One of the sillier challenges--I have the worst, most uncontrollable hair on earth! How was I going to make it work over the month of weekends we were filming? The whole "baseball fan" thing was an overlay I added (not in the script) because I bought a baseball cap to resolve (read: cover!) the "issue" and it grew from there!

Anyway, yes, there were many challenges, as in all films, but you just work your way through them.

Any challenges particular to the requirements of On the Lot?

Oh man, were there ever! The parameters of On the Lot are that the film be no longer than 5 minutes and had to have a definite plot (beginning, middle, end), with an introduction at least 30 seconds, but no more than 45 seconds. Do you know how HARD it is to tell a story in 5 minutes? Or maybe that's just me. In case it hasn't become obvious by now, I tend to be a bit loquacious. Heh. The first day we went into editing, the film came up to 8:30 and I wasn't even halfway through the story! And as we went along we discovered a few bits that needed clearing up, so we added more footage! Although I had intended to put the driving scenes in fast-motion, we had to speed it up first to 1200X (the highest the system goes) then that one to 500X! Plus the going up and down stairs had to be sped up, something I hadn't intended originally, but felt worked--the mundane constants in a courier's life! Finally, after several days, we got down to 5:30 and had a really tight, but still too long, film. We had to go in and take a frame or two here, and 5 or 6 frames there--just shaving what amounts to fractions of a second all over the film (30 frames per second, so some cuts were maybe 1/15th of a second) over and over. When we hit 4:57 we just stopped and yelled "We're done!" LOL!

I found the intro to be a real challenge, as well; I wanted to do it as one take (no edits)...and I kept messing up, especially my name, of all things (since I virtually only use it for official things, I guess)! It was really difficult to spit out everything I needed to say in 45 seconds cleanly--I took up 20+ minutes of tape!

Have all the things in "Just Another Day" actually happened to you?

As the sub-title says, "A (mostly) true story." In varying degrees and ways, yes, pretty much all of them--except delivering to the airport--that was always a pick up (and just try parking, going into a terminal, and getting out of parking at LAX in under 9 minutes, so you don't have to pay parking! I managed it only once in 1 ½ years!). Couriers make minimum wage (or a percent of the package price paid by the customer, depending on the company) and $0.25 a mile (this was 2 years ago, but I doubt it's gone up much). Virtually no one thinks to tip them--I got 3 tips in all that time, though one was $20--whoo hoo, made my whole week! And there is also a time limit to every package--most are 2-hour turnaround (from first call-in by the customer, to delivery!).

Rudeness, yes. Bathrooms not available to couriers, oh, yes. The 5 security guards at one building--including two in the 100-foot driveway and Mr. You-Can't-be-Seen-in-the-Lobby-Guy, oh yeah. The magazine, though...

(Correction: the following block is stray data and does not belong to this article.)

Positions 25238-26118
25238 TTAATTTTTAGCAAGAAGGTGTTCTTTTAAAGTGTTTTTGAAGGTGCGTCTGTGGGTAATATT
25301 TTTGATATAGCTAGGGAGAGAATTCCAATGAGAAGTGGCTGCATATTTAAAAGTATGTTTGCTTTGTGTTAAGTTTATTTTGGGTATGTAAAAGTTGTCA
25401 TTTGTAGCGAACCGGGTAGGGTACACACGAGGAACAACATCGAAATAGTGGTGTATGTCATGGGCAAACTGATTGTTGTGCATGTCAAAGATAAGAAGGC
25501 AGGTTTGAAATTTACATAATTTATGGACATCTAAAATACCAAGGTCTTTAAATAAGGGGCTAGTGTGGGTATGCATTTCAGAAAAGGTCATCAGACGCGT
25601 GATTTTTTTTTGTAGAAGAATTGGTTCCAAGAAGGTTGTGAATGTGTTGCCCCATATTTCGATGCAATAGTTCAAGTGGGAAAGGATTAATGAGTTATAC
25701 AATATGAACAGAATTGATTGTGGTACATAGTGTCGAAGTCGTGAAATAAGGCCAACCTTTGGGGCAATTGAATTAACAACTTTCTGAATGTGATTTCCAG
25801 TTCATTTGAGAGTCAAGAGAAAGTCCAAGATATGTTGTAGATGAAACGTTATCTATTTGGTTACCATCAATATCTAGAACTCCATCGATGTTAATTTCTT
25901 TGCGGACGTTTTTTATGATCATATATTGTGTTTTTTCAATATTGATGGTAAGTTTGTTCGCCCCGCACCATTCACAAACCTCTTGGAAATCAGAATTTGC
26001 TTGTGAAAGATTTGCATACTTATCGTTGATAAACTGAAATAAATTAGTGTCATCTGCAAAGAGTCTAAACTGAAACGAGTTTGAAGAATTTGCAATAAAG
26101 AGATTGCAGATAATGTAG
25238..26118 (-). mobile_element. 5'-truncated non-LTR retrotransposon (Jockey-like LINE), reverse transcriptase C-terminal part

See, there was a boutique in Culver City, and invariably I would have to pick up their package late in the day--often a couple of times a week and ALWAYS at the height of rush hour--and take it to a house in South Pasadena--about 35 miles--WAY at the top of this long hill--around and around and around! (I actually went back there and came down that same hill as the first part of the drive in my film!) I never snooped in my packages, but one day they were late getting it ready and I just had to verify that, yes, that was one (count them-1) current issue of People (or some such commonly found) Magazine, stapled into a shopping bag that I was killing myself--and my personal life--to deliver! GRRRR ARGGH. Finally, one day, one of the residents told me why--they managed the website for the boutique and they had to get the marked pages into the site before the magazine hit the stands so people could log on and buy what Angelina and Jen were wearing this week! Sheesh!

Oh and yes, I got MANY parking tickets! It's almost impossible not to. If it wasn't the delay in the building causing the meter to run out, it was the 5 conflicting parking signs, only 3 of which I had time to read!

If you could make your dream film, what would it be?

MacBeth starring James Marsters--absolutely! I also have a couple films of my own I would like to do, one a Sci Fi film from a short story I wrote many years ago (or it would be a great TV show, too!) :) and the other, a film about my mother's life in German-occupied Holland. Another idea I've toyed with is a modern retelling of The Scarlet Pimpernel.

Has participating in "On the Lot" opened any doors for you as of yet?

Sadly, no. But I have no intention of quitting. I hadn't realized how much I miss the process of creating films, and I got all fired up at a recent Science Fiction convention to create more films for alternate outlets like the Internet and direct-to-DVD. And hey, I'm looking for scripts!

I've also been working on collecting footage for several planned documentaries as I travel around the country, and hope to edit soon. Besides, I'm an eternal optimist, and I have not given up hope! You never know who might look at "Just Another Day" up there on the website and say, "Hey, that's just what I'm looking for!"